le week-end is back

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And I’m moderately excited about it. But right now I’m pretty tired after an eventful week so I’m going to set down my links of interest and then get into bed:

Ta-Nehisi Coates brilliantly explains why white people shouldn’t use the n word. (Watch the video.)

Just this week I mentioned on this blog that I’d like to explore highlife music in greater depth, and today Teju Cole posted a Spotify playlist featuring just that (among other things). I’m listening right now and it’s great.

How filler words like um, uh, and huh serve a useful purpose. 

French teachers have taken a stand against patriarchal language, and I think it’s awesome.

A German class united in its hatred of their classmate Richard Spencer.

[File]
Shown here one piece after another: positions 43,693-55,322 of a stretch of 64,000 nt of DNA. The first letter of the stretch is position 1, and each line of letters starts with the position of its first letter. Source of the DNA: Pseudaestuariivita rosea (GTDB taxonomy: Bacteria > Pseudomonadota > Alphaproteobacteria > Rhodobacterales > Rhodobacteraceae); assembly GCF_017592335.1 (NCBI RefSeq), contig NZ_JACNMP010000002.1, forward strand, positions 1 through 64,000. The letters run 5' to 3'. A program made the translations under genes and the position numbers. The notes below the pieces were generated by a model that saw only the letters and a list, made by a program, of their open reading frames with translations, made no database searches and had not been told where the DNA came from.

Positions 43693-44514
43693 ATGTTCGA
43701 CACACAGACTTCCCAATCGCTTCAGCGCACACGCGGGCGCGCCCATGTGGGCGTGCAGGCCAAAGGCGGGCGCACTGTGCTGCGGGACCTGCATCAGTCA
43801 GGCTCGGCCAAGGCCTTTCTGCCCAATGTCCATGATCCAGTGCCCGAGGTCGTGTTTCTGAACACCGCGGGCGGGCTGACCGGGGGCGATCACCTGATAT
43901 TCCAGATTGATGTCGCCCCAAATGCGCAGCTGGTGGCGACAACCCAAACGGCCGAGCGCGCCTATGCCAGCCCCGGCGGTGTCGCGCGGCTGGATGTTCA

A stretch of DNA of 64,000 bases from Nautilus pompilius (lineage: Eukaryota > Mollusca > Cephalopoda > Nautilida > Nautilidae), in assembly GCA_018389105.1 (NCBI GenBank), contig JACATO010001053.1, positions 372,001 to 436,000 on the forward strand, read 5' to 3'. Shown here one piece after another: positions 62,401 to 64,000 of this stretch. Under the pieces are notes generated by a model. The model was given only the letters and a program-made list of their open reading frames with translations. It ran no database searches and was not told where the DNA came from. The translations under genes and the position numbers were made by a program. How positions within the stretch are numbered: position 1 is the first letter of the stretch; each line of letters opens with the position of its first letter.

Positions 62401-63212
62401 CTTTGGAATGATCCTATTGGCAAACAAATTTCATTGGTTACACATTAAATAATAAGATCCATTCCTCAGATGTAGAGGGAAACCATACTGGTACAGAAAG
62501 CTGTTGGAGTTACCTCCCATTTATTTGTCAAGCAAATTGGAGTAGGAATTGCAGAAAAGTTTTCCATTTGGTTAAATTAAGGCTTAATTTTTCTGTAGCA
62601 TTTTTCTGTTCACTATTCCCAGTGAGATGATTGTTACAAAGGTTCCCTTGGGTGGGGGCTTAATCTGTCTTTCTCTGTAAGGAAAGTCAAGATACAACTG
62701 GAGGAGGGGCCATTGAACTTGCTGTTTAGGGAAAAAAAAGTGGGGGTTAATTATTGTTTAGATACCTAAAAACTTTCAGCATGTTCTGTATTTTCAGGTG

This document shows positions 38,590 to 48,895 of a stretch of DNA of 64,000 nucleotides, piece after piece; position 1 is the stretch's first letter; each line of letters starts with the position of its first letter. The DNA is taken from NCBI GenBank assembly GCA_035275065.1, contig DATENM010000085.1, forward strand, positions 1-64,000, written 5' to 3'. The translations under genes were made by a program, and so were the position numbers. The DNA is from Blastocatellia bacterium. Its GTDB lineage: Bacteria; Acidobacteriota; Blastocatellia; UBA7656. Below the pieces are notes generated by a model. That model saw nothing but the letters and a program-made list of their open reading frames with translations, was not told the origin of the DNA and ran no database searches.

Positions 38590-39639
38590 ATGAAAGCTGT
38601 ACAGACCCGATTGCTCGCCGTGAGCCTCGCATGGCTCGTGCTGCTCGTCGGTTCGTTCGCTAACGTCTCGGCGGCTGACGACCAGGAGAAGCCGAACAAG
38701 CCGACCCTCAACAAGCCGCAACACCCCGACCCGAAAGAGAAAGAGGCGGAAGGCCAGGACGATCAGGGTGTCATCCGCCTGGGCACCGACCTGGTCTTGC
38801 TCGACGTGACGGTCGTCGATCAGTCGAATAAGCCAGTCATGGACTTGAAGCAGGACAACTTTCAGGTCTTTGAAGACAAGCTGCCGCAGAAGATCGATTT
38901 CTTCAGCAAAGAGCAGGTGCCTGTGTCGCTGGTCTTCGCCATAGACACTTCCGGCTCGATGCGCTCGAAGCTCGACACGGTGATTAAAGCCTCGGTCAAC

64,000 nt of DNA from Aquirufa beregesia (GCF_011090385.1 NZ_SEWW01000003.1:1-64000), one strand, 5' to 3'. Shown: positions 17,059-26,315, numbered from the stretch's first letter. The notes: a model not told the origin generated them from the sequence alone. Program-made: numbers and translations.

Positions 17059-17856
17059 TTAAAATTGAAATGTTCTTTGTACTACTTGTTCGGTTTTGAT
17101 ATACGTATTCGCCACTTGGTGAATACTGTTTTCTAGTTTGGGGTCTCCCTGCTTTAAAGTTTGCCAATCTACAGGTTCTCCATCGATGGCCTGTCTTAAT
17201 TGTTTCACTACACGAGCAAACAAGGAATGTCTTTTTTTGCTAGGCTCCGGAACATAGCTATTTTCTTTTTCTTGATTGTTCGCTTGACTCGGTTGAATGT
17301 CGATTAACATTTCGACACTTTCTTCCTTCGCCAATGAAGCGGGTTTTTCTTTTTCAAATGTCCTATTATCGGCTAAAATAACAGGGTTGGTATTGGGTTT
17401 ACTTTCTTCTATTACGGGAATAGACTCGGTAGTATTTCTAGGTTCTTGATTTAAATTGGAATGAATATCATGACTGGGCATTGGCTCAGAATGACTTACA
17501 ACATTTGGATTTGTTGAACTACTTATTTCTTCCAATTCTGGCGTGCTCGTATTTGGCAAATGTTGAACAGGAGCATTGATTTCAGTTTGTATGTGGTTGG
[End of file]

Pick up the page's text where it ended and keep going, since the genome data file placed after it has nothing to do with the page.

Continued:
“Paris is a good place to remind yourself that everything ends.”

Meet the people who listen to podcasts at super-fast speeds. 

Gaudí’s first completed house in Barcelona is now open to the public. (Alina + Simona: Go!)

Have a good weekend!

[PS The photo above is from a film shoot at my corner cafe this week.]

 

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a food and sweets-filled stroll through Saint-Germaine and the Latin Quarter

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I had two places to be today, in very different parts of the city that are both far from my apartment. The latter appointment was anxiety-provoking, and I decided that instead of heading back to my house for a few hours of work in between meetings, I would take the day off and enjoy some exploration and indulgence.

My ultimate destination was the Pantheon, but I ended up adding so many interstitial stops to my route that by the time I got there, I didn’t have enough time to go inside. That’s okay, though – I’ll head back another time, and I did lots of fun stuff instead.  Continue reading